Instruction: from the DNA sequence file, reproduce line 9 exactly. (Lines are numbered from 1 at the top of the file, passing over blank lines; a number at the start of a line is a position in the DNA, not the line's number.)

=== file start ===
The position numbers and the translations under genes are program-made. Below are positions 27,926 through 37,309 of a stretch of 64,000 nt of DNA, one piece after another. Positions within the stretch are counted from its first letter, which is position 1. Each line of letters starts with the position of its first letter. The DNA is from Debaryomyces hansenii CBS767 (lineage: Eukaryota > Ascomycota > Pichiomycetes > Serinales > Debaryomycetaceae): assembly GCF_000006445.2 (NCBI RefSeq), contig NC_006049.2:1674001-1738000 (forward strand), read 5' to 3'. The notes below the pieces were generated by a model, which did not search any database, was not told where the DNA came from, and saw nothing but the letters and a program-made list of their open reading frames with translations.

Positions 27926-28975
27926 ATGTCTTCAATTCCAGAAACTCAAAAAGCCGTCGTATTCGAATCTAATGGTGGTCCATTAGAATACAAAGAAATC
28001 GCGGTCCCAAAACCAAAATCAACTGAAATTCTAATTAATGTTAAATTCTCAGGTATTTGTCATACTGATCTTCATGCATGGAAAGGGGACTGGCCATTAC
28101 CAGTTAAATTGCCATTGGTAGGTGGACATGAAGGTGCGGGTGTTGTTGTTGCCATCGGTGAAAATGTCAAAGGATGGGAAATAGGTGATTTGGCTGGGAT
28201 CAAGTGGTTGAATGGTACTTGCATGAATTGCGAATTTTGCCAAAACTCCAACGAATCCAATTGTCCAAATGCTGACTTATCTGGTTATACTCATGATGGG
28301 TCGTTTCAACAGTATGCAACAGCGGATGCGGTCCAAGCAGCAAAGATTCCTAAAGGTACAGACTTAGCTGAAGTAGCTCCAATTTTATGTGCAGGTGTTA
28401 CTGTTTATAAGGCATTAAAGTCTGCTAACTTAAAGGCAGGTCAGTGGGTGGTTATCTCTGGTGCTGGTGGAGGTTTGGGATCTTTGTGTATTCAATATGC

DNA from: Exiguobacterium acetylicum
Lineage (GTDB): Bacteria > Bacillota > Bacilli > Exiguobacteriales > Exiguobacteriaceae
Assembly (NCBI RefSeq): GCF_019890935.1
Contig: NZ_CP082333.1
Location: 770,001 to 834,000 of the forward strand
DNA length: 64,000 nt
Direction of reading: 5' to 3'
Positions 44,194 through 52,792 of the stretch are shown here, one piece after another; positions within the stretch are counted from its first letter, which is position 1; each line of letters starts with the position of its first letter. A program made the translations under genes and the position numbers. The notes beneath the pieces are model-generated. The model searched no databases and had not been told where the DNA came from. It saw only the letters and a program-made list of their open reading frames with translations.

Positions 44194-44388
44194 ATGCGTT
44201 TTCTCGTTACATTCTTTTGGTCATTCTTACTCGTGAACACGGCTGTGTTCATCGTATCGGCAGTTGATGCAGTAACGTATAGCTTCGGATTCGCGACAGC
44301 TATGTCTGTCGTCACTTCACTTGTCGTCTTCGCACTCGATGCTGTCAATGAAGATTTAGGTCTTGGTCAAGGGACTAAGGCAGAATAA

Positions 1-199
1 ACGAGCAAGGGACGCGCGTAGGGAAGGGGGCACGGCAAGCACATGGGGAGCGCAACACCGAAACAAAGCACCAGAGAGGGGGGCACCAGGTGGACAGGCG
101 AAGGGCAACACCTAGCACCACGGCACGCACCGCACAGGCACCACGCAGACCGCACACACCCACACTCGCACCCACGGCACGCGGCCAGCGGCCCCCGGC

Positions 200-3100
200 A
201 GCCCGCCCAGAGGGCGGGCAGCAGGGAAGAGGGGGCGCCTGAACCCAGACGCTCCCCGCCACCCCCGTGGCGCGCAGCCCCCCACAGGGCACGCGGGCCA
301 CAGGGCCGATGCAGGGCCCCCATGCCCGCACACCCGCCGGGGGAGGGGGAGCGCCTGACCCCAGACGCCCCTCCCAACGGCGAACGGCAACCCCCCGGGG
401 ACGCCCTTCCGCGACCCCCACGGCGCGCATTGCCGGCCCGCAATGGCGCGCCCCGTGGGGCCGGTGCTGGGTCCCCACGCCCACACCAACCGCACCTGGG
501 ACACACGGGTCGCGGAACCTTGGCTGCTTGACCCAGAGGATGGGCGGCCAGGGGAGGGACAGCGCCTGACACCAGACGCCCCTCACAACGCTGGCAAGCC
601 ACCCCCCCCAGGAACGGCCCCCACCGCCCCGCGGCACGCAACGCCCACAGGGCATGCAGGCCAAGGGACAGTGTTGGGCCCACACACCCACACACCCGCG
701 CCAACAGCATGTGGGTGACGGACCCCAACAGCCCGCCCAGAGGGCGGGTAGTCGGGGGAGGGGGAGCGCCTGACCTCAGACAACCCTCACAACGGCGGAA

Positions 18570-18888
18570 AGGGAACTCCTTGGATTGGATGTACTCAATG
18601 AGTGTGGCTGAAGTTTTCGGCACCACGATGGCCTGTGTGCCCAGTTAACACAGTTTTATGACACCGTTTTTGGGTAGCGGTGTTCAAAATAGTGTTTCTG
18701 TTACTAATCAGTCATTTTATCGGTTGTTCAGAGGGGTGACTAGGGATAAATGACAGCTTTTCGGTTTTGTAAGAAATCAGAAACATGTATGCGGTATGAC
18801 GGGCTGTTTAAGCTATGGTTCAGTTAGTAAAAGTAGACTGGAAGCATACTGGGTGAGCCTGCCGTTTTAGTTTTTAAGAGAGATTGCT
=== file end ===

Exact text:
DNA from: Exiguobacterium acetylicum